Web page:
** The Chindwin
course of people assembled to greet the steamer. Bold cliffs with white faces front the river abruptly, as if they had been cut with a knife. They are pitted with the nesting holes of sand-martins, which wheel and flutter like butterflies before them. Exuberant creepers hang in festoons over the cliff-sides, engulfing whole trees. Up-stream there is a vista of long blue mountain and unruffled water, half-veiled at this hour and season in lifting fog. Higher up, the cliffs are found on the west, the width of the river is unbroken, and its windings conceal its path, so that it looks like a lake, till each curve is accomplished and a new scene challenges the eye.
At Pindin there is a swift transition. The river banks, parting like doors, yield a view of wooded islands, pagoda-crowned promontories, and a lofty range of mountains, whose summits are only partially visible under the clouds. The Patolan here rushes down from the west, pouring in a flood of red waters. The two arms of the Chindwin, sweeping round the island of Chundaw, meet in fierce union, and the strength of their current is a powerful obstacle to progress. The western arm curves round under the heights of Mingin, happily placed between wide spaces of cloud and water, in the forefront of the mountains. Peaks, ten thousand feet in height, are visible from here.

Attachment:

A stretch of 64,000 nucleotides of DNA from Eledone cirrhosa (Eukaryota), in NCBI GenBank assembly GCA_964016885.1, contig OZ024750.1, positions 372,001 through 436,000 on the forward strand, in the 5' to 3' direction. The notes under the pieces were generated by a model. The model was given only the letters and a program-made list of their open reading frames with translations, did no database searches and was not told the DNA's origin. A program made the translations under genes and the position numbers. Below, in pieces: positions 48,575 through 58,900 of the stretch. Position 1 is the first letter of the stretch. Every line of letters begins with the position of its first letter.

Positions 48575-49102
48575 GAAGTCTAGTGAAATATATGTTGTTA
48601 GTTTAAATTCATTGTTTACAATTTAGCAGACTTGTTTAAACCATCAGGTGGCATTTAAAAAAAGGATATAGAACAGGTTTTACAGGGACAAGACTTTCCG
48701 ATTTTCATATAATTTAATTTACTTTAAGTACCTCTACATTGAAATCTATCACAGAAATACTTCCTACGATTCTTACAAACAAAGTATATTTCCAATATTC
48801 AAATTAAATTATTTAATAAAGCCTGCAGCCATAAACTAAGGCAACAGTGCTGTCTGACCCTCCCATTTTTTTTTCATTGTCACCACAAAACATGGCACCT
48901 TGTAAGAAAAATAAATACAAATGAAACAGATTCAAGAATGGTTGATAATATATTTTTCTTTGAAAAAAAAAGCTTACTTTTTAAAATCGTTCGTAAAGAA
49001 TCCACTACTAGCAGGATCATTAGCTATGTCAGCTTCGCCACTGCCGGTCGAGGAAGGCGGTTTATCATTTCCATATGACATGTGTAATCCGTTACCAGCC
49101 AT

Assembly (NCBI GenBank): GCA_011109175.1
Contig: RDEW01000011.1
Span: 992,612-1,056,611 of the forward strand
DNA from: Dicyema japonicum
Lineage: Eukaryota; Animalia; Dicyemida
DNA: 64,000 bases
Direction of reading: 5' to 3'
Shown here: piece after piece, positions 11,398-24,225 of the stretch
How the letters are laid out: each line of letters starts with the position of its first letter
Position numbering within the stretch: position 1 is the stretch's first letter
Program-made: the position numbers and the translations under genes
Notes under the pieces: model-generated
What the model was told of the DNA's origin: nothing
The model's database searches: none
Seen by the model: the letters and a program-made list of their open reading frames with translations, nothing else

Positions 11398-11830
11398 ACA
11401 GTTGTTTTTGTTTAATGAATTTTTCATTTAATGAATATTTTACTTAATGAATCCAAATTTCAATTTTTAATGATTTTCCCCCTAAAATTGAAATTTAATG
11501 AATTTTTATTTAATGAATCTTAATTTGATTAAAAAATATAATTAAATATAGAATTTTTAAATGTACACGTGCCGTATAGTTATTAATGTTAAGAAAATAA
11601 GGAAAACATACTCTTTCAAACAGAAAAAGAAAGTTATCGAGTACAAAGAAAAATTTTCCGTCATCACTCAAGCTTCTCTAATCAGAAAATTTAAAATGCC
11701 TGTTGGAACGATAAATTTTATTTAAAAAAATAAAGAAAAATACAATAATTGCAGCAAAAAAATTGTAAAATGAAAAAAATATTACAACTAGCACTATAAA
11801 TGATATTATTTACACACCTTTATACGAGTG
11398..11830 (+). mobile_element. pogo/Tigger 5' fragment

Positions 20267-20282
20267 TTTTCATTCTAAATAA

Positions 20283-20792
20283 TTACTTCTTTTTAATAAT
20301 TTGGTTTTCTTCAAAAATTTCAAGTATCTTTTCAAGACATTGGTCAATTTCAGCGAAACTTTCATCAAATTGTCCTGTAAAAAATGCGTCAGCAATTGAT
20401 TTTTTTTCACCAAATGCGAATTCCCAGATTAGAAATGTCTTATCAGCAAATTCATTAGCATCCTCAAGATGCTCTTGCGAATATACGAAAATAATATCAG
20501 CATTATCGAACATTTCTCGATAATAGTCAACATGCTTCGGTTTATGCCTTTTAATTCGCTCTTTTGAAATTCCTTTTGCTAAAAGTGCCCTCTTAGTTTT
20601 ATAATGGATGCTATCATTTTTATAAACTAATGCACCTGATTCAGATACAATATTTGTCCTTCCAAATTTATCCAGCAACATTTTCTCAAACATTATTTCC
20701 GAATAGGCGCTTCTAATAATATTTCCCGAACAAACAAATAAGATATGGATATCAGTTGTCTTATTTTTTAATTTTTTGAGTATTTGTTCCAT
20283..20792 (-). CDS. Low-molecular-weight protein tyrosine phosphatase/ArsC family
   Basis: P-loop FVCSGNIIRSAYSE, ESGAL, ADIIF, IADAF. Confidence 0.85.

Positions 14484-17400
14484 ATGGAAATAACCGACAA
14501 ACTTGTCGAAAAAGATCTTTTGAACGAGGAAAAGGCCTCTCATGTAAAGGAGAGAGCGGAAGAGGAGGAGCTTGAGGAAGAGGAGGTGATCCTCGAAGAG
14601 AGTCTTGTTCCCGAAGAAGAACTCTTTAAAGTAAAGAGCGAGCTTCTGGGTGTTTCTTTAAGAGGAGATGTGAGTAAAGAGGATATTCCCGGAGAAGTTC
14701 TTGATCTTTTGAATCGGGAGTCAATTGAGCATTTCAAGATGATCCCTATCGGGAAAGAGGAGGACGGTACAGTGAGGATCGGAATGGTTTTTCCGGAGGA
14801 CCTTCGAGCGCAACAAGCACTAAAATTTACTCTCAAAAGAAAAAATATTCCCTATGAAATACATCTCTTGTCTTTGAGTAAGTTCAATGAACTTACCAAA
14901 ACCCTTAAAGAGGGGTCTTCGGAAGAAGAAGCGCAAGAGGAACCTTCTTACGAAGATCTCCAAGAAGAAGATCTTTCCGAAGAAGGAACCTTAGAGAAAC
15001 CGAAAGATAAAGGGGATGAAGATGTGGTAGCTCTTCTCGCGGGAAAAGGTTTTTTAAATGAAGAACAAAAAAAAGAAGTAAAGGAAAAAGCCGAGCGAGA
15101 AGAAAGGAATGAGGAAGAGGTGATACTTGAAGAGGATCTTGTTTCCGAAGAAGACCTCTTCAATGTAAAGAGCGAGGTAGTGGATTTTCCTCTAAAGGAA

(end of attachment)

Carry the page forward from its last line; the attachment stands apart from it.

Mingin is a prosperous and cheerful place, the residence of many timber merchants and of people well-to-do. It has a reputation for piety, and contributes litis to pagodas and manuscripts to monasteries lower